Podcast #19

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This is the nineteenth episode of the StackOverflow podcast, wherein Joel and I discuss the following:

  • We've mapped our voting functionality to what you see in Digg and Reddit, but we're a Q&A site, not a link aggregation service. Should we allow voting on questions as well as the answers? Or should questions simply be taggable as favorites, which are a de-facto vote? I believe voting and favorites are related, but not quite the same thing.
  • How do you deal with meta-discussion about the site? Wikipedia has two distinct areas for any page: the page itself and the "behind the curtain" discussion about the page. We don't quite have this.
  • Joel points out that Google's dedication to the algorithm over human intervention is on display in the Google search results for "jew".
  • The private beta is insular in a way that isn't immediately apparent to the people participating. We figure a huge percentage of our audience will be the barely interested programmers who end up on a Stack Overflow page from a web search. Also, the type of developers that tend to get attracted to the beta are the best, elite developers. Once the site is public, we'll have a far wider range of skills in play -- and much less sophisticated users.
  • I realized that Joel has zero votes because we actually had a XSS vulnerability -- theoretically "friendly" hacker beta users intercepted our cookies and were able to impersonate us! We've fixed it now, but there was some minor collateral damage, such as the deletion of Joel's voting history. This is one of the challenges of developing a site for skilled (but bored) developers with time and ability on their hands.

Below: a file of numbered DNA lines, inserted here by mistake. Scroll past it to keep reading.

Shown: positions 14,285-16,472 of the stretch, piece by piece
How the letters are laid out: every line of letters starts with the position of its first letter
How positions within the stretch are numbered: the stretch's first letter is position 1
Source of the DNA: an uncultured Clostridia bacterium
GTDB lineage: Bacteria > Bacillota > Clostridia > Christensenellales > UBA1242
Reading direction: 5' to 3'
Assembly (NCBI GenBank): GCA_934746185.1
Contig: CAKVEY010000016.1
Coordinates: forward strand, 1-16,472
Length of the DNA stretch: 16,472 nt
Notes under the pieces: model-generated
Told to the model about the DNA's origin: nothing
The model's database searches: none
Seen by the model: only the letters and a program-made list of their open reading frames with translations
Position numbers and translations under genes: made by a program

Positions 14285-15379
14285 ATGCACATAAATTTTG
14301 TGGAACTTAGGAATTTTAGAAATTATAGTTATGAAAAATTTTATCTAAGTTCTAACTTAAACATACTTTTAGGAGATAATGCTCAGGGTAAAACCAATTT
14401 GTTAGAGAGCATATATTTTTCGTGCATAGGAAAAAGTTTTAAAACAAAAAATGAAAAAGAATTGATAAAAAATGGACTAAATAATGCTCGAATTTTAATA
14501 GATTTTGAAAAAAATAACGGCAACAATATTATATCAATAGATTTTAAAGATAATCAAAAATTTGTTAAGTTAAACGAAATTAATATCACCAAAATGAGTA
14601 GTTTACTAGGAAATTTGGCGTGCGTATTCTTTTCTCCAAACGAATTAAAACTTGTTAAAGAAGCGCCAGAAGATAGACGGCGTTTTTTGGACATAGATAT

• Joel cites Aaron Swartz' blog entry How To Launch Software as perhaps a model we should follow. The so-called "Hollywood Launch" tends to cause a huge, uncontrollable spike in traffic and then a massive drop as things don't go to plan. See Cuil. We are both scared stiff about the amount of traffic we already have, so we'll be proceeding carefully.
  • Our SQL Server deadlock problem was solved by switching to read committed snapshot. It turns out SQL Server is not tuned very well for typical web app loads, which consist of massive numbers of reads and miniscule numbers of writes.
  • The Stack Overflow database and webserver are currently the same machine. One easy scaling path for us is to buy another server and dedicating it to the database. I'm just unsure exactly where the transition point is for network latency versus the SQL calls staying in memory.
  • There is a huge difference between horrible legacy code by talented programmers and horrible legacy code by, well, horrible programmers. This is frequently measured in WTFs/minute.

We also answered the following listener questions:

  1. Ryan Cox: "Can you talk about backup and disaster recovery plans?"
  2. Ryan: "In developing database-centric software for multiple clients, why not use a single database rather than multiple databases for each client?"
  3. Phil Howie: "How do you balance legacy code that nobody wants to update with programmers who want to use the latest and greatest stuff?"

If you'd like to submit a question to be answered in our next episode,

record an audio file (90 seconds or less) and mail it to podcast@stackoverflow.com. You can record a question using nothing but a telephone and a web browser.

The transcript wiki for this episode is available for public editing.

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